So why didn’t I buy it? Well, It never came out. Cryptozoic kept pushing the release date back and eventually they even removed the game from the their website. So I guess at this point it has been cancelled. So once again Cryptozoic disappoints me. But at least they had time to release a Castle card game /rolls eyes

Iron Kingdoms RPG
In order to expand my gaming experience, I decided to try a miniatures game. After a lot of research and discussion with my local gaming buddies, we decided to try out Warmachine. We each picked a faction, assembled some models and got to playing. But what intrigued me as much as the game was the lore behind the game. It’s a steampunk fantasy type setting and Privateer Press has fleshed out a lot of the history and story behind the different races and all regions of the Warmachine world. So, when Privateer Press announced they were going to release a RPG ruleset for this setting, I knew I would be very interested in it. Again, in an effort to expand my gaming experience I wanted to try RPGs. The two biggest are Pathfinder and Dunegons & Dragons but with this new RPG on the horizon I decided to wait until it came out.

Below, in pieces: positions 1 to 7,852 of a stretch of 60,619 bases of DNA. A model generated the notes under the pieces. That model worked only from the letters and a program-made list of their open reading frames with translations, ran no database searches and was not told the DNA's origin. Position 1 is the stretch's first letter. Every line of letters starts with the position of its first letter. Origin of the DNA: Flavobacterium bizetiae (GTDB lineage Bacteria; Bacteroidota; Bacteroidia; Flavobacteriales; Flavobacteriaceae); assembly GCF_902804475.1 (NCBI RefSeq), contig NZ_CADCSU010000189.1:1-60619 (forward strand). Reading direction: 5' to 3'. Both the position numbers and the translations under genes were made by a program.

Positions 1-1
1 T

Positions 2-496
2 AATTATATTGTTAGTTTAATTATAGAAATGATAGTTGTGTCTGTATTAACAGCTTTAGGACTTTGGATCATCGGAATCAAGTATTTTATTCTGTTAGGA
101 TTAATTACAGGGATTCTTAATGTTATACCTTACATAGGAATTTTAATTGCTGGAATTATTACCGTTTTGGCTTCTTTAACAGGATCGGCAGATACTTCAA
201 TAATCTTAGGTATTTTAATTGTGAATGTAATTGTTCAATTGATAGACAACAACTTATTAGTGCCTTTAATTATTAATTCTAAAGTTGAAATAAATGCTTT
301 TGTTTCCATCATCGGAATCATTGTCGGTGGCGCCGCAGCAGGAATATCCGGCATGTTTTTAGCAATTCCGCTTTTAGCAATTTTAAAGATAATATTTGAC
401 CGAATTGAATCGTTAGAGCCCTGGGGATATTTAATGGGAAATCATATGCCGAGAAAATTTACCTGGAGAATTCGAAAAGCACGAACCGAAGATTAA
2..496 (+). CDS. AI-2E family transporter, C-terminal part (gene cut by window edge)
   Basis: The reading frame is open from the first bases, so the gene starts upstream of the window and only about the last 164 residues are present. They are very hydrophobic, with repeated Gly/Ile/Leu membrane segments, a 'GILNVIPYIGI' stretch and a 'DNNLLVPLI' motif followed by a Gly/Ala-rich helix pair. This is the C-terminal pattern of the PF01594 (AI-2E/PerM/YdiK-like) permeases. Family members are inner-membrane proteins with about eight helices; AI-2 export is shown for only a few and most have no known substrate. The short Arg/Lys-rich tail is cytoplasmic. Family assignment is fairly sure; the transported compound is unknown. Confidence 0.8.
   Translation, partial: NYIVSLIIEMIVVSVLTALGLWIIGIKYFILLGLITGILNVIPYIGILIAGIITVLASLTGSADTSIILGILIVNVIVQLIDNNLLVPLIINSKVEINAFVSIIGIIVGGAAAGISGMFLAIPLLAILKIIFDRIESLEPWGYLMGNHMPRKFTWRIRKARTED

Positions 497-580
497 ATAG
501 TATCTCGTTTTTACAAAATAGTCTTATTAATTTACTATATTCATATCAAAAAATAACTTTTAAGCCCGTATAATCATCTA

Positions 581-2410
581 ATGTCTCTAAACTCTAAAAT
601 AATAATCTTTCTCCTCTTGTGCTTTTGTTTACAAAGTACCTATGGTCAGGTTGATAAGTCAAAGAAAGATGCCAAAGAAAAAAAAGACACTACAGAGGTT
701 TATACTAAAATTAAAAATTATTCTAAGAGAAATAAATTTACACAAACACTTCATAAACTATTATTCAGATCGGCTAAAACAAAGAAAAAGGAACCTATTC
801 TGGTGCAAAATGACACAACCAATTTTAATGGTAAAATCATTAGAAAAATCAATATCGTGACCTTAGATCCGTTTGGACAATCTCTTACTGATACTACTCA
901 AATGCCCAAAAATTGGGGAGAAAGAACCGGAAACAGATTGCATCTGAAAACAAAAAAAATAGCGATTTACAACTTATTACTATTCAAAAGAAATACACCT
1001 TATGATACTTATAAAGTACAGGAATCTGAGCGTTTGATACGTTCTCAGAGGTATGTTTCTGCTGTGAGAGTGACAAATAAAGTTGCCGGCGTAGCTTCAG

Why didn’t I buy it? Well, I did. In fact I pre-ordered the core rule book to I could get it as soon as it came out and I wasn’t disappointed. The book is rich with stories of this world and its inhabitants. The character development and combat is something I thoroughly enjoy. I’ve played a couple scenarios and really look forward to participating in a full campaign with my family and friends.


So there we go. Obviously I wasn’t playing games in 2012 that I thought I would be playing. In our 2nd episode, I listed some games I’m interested in for 2013. We will see this time next year if my predictions were true.